Court grants two more cases
on Aug 31, 2012 at 10:07 am
The Supreme Court on Friday added two more cases for decision in the coming Term, one involving attempts to block federal court review of a class action lawsuit, the other involving the power of a federal court to correct flaws in a state prosecution for burglary. The cases are The Standard Fire Insurance Co. v. Knowles (11-1450) and Descamps v. United States (11-9540, grant limited to the first question raised).
It appears that these cases will be argued in the Court’s November-December sitting, which opens November 26.
The Standard Fire case tests the right of a company sued in state court in a class action to transfer the case for decision by a federal court. Such a “removal” can occur only if the amount in controversy is more than $5 million. The petition argued that some lawyers representing those who filed such a class action are attempting to keep their cases in state court by submitting a plea that less than $5 million is at stake. The issue the Justices will be deciding is whether such a promise made by the lead party is binding on all members of the class, and thus deprives the federal court of jurisdiction to hear the case. The Eighth Circuit Court, the petition said, has allowed such a “stipulation” to defeat federal jurisdiction.
The case is a sequel to the Court’s ruling last year in Smith v. Bayer Corp., finding that a person seeking to file a class action does not represent the interests of others in the potential class, unless a court formally creates such a class. Standard Fire asserted that the Eighth Circuit has flouted that decision by allowing a named plaintiff to keep a case out of federal court merely by stipulating that the class is not seeking more than $5 million in recovery. The specific lawsuit was filed in a state court in Miller County, Arkansas, based only on state law claims, but Standard sought to remove it to federal district court for decision. There is no conflict among lower courts on the issue, the suing individual, Greg Knowles, argued in trying to persuade the Justices not to grant Standard’s petition.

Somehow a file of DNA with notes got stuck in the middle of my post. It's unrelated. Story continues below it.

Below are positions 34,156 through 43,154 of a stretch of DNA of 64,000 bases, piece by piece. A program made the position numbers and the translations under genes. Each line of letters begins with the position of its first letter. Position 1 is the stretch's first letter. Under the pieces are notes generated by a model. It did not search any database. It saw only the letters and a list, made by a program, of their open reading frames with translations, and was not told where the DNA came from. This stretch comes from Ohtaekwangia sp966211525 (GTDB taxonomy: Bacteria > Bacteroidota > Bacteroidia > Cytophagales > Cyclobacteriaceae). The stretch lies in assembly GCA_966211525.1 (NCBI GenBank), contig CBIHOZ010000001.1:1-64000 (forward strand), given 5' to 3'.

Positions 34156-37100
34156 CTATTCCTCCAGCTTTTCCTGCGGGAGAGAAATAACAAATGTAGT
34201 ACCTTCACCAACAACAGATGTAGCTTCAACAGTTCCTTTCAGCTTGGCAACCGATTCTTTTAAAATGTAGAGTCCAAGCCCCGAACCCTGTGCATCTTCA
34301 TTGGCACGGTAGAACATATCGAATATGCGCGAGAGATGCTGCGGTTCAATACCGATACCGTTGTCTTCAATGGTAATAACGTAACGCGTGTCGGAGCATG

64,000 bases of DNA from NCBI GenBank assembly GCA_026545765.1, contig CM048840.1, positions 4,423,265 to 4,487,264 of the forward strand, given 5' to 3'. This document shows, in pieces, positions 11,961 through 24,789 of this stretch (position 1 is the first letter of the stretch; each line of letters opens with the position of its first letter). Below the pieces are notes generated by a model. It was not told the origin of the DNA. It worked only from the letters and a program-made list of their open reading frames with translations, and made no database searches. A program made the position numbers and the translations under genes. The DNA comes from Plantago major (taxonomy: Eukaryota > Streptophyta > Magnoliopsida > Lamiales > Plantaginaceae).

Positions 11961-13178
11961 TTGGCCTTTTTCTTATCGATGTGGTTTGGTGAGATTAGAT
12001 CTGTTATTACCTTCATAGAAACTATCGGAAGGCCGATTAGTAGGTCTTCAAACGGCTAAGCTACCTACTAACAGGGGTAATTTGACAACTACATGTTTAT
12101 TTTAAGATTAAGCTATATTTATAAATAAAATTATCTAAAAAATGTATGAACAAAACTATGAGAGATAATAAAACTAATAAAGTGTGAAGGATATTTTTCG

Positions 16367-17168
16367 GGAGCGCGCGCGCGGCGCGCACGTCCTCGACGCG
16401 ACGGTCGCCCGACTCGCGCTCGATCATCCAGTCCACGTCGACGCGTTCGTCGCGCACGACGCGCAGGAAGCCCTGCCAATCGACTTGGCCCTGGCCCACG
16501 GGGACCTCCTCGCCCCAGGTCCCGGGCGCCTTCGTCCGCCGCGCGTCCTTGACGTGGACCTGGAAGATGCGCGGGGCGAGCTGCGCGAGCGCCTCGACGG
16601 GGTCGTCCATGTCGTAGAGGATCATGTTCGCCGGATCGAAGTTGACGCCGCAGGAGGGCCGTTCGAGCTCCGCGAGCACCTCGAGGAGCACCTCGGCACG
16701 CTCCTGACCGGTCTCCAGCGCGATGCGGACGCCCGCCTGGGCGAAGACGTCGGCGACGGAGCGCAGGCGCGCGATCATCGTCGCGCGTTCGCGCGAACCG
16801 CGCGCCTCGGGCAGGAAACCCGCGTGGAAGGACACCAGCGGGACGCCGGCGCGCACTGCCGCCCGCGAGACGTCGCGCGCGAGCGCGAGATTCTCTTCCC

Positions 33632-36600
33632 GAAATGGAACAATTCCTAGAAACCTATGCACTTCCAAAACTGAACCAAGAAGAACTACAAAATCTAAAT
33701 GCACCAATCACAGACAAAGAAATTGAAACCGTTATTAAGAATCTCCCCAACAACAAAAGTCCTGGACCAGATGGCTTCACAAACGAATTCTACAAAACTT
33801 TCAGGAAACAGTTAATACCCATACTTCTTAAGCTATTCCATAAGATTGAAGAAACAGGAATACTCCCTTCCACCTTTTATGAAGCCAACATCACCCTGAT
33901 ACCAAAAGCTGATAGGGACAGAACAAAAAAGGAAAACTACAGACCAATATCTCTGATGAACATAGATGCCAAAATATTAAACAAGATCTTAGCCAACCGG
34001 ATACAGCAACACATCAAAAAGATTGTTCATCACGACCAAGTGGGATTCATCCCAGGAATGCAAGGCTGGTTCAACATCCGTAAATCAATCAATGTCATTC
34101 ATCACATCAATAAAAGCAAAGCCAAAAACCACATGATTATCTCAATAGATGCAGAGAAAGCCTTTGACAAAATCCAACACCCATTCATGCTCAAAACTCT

The Court’s order granting review of the burglary case involves the use of a state burglary conviction as a basis for enhancing a sentence for a federal crime under the Armed Career Criminal Act. The case involves a Colville, Wash., man, Matthew Robert Descamps, who was convicted of the federal crime of being a felon who had a gun illegally. He was sentenced under that Act to 262 months in prison, based in part on a 1978 conviction — a guilty plea — for the burglary of a grocery store in California, treating that conviction as one for a “violent felony.”
In his petition, Descamps’s lawyers argued that the burglary conviction should not count in the sentencing calculation, because the California law at issue does not include the element of entering or remaining illegally at the site of the alleged crime. That omission, the petition claimed, means that the crime does not fit the definition of “generic burglary.” The Ninth Circuit, however, supplied that element, finding that burglary under the California law at issue in Deschamps’s case is broader than “generic burglary,” and thus counts under the ACCA.
The U.S. Solicitor General had urged the Court not to hear Descamps’s case, even though the government conceded that there is some disagreement among lower courts on when a federal court may supply a missing element of a crime, using what is technically called the “modified categorical approach.” The Solicitor General said that conflict predates a definitive ruling on the issue by the Ninth Circuit, so Supreme Court review at this point would be premature.